Ten years later, in the 1871 census return, the house is described as Surbiton Hall.[12] The coach house is not mentioned, neither does it appear on the 1865 O.S. map.

William Woods[edit]

Most of Raphael's estate was bought by William Woods, a speculative builder. He laid out the four principal streets of Surbiton Park in what had been the grounds of the house.[13] He built large houses for the well-heeled, including some fine pairs of semi-detached houses, as well as some substantial mansions.

The estate included a considerable amount of land south of the park, but not abutting to it. Woods built houses in several streets in this area, including Cadogan Road, which he named after Anglesey's second wife, Charlotte.[14]

Large, spreading tree with Victorian houses beyond.
The ancient oak behind The Grove in Maple Road, Surbiton. Beyond it are some of the Woods period houses in Grove Road. Photo: LynwoodF.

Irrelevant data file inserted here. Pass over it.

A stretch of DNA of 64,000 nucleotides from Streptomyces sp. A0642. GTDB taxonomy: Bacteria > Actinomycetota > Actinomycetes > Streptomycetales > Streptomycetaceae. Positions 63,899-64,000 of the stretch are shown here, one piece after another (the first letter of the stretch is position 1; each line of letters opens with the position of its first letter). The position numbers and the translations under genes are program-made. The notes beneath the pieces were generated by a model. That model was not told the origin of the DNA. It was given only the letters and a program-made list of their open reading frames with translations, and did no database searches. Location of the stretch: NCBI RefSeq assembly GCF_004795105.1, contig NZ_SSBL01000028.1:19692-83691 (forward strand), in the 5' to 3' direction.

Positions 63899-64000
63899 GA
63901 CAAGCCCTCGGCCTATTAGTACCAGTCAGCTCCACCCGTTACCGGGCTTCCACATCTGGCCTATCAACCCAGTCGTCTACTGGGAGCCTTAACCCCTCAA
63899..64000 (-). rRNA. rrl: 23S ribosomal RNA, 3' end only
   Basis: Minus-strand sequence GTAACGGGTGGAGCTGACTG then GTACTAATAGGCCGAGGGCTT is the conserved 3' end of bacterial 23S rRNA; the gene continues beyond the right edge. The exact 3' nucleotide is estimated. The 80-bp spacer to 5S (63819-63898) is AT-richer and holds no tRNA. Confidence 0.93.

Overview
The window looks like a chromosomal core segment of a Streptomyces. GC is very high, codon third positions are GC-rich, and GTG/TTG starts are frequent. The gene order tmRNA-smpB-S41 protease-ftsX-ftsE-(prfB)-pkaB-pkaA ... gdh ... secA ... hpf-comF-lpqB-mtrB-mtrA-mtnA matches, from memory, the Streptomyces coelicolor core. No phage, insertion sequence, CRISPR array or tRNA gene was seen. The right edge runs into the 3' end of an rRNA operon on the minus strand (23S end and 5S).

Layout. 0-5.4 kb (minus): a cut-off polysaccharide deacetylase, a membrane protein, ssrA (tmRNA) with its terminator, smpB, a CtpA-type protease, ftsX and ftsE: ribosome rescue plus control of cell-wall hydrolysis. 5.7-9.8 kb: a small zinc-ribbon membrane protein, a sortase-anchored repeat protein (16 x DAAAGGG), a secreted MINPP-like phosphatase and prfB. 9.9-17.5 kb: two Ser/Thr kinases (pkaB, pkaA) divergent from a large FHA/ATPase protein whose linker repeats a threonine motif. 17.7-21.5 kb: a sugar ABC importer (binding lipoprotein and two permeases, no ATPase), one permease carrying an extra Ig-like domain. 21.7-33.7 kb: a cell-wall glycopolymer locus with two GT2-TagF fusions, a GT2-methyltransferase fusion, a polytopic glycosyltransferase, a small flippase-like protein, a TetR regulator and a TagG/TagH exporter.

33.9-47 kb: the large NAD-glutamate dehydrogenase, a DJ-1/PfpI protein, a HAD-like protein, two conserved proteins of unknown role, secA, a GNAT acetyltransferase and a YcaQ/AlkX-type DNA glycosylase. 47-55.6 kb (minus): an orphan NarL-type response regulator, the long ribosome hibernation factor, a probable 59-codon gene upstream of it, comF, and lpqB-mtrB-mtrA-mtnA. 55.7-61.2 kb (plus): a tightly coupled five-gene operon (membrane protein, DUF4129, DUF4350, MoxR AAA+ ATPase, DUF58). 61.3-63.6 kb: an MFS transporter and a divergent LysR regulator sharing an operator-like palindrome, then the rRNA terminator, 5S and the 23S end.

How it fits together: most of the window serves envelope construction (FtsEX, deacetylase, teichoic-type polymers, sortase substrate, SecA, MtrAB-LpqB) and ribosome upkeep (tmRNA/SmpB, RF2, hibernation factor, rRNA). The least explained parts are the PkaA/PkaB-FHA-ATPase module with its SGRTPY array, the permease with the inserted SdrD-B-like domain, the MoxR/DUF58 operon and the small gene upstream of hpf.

A little later he created Grove Road, which was extended eastwards to connect with Claremont Crescent (now The Crescent).[15] The stretch of the road east of Maple Lane (now Maple Road) was originally called Claremont Road.[16]

A legal document dated 20 Feb 1860 describes Woods as "William Woods late of Swan Lane, Hampton Wick, Mddx., now of Surbiton Park South, Kingston, gent".[17] This suggests that he had moved into one of his new houses, and the inclusion of the word South suggests that he made a distinction between the park proper and the more southerly development.

However, there is evidence that Woods lived in Palace Road, in the park proper.[18] Perhaps he moved within the area or maybe the punctuation of the quoted document is incorrect; "Surbiton Park, South Kingston" would make perfect sense.